Yarb Tales - Ragweed
August 15, 2016

The Heritage Herb Garden at the Ozark Folk Center graces the park with visual colors and textures, sweet and pungent aromas and helps us to interpret the history of the human use of plants.

We have three species of ragweed in Arkansas. All three are annuals. Common ragweed, Ambrosia artemisiifolia, has leaves that are deeply lobed and the lobes are lobed again! Giant ragweed, A. trifida, is from off and grows 6-to 8-feet tall. The leaves have three to five lobes. Lanceleaf ragweed, A. bidentata is one I am just learning to identify. The plants grow to 2-feet tall, have many branches and the entire plant is hairy. The leaves are rough to the touch and are spear-shaped with two lobes at the base of each leaf. Check out the University of Arkansas' new online publication, Weeds of Arkansas for excellent images and descriptions.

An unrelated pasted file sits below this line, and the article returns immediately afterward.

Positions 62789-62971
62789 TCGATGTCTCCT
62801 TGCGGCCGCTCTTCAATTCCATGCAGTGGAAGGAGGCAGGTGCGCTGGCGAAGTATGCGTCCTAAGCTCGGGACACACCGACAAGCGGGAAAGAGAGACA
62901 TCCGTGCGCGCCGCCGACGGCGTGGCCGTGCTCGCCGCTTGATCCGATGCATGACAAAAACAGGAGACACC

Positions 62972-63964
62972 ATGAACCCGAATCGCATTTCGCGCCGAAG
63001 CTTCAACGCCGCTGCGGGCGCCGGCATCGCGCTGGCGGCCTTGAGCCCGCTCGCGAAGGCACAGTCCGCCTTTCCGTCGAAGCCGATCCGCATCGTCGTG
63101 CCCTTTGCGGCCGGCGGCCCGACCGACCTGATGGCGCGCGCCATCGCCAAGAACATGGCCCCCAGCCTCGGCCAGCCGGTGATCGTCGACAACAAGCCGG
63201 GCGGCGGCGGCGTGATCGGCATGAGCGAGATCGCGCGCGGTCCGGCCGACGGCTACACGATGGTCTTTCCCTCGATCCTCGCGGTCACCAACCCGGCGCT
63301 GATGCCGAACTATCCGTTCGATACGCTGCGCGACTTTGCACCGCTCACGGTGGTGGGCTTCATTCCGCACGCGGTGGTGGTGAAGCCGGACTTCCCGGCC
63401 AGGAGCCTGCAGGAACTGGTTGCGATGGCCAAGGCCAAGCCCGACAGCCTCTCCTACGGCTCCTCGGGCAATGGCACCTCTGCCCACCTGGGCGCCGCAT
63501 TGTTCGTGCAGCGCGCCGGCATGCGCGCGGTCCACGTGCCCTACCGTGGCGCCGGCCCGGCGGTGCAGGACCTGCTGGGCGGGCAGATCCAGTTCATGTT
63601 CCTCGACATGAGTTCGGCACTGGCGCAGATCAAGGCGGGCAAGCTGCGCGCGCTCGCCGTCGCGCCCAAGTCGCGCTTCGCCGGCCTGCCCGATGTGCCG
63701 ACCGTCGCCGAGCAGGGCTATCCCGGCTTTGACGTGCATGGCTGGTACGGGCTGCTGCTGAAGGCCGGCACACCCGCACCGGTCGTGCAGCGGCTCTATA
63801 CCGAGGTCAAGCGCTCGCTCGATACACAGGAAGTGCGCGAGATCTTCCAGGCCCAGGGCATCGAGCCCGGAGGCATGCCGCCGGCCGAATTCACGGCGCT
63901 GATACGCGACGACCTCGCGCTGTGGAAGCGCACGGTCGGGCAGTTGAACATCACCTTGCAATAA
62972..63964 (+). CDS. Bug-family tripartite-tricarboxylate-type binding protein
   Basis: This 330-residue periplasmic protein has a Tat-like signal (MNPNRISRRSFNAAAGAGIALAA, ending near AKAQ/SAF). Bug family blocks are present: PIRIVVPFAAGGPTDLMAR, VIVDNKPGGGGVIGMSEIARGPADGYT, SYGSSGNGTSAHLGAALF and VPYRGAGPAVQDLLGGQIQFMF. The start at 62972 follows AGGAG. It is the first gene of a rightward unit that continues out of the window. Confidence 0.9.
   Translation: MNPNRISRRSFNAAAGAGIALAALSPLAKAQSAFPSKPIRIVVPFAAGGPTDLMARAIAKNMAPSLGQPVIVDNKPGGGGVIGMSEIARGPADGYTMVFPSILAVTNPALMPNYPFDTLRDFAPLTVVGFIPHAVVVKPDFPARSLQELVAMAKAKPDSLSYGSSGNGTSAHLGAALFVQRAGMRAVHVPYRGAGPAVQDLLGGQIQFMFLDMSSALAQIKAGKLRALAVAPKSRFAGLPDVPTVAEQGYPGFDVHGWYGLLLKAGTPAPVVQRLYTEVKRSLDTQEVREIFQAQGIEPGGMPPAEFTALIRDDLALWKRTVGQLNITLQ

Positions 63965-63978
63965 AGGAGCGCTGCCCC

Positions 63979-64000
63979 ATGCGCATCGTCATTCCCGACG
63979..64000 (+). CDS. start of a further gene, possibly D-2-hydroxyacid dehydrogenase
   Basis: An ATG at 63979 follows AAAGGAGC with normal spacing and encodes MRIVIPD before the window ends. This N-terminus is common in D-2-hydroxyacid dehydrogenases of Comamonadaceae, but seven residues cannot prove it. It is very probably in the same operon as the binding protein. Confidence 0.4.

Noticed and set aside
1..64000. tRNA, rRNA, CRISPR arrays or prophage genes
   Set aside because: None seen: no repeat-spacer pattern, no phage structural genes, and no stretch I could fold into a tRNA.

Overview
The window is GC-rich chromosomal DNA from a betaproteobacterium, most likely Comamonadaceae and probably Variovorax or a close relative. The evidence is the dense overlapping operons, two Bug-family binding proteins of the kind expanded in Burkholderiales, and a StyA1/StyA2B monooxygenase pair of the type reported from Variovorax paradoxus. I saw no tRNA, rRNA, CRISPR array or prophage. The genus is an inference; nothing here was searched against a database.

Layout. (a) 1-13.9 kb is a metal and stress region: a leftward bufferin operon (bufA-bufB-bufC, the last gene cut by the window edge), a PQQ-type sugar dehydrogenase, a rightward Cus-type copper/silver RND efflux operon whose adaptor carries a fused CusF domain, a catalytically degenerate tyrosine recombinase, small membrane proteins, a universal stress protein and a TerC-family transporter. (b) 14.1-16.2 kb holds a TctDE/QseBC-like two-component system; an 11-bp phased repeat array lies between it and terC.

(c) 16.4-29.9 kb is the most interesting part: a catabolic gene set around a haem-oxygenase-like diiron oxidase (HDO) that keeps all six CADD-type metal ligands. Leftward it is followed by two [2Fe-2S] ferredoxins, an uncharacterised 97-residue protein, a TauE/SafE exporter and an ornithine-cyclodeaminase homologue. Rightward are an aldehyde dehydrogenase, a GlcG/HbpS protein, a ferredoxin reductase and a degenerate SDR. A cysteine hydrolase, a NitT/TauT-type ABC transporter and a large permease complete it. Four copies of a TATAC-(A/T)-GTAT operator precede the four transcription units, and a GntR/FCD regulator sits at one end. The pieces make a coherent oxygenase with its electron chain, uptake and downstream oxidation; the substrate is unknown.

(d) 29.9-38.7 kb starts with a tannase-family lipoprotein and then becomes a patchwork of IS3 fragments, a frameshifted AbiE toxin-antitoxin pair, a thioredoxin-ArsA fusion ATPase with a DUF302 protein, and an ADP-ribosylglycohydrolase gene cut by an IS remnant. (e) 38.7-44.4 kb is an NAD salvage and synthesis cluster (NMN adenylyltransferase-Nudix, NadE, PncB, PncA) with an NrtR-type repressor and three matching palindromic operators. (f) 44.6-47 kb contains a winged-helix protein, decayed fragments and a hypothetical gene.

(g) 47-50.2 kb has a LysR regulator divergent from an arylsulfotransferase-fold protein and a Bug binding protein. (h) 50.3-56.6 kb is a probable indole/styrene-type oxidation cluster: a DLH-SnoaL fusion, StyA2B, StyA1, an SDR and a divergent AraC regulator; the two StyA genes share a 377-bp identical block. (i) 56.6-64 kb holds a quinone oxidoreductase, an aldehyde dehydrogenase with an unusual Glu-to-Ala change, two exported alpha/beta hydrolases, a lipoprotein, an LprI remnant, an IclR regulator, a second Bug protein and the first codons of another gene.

The genus name, Ambrosia is from the Greek and means “immortal” and in mythology, was the “food of the gods”.  I smelled and tasted the plant and do not get the culinary connection. The genus is immortal on planet Earth. Even though it is an annual and should be easy enough to determinedly hoe out of existence, we humans just can't seem to keep up. There are just not enough of us willing to take up the cause.

Even though plenty of people suffer from hay fever every fall. This particular allergy season starts when the ragweed pollen begins to blow. The plants bear both female and male flowers. Wildflower lovers never wonder at their beauty because the flowers are so tiny. The flowers are born on terminal spikes or racemes; the female flowers are at the base of the spikes. The male flowers of one plant produces about a billion grains of pollen. The pollen is lightweight and is carried by wind for days over hundreds of miles. The pollen contains many allergens that cause not only runny noses but also skin rashes and mouth reactions.

I have been cutting down stands of the giant ragweed with loppers and mulching the areas with piles of the large plants. Fighting ragweed in the garden is among the activities that produces a sense of satisfaction, if not worldwide success. If I don't see you in the future—I'll see you in the pasture.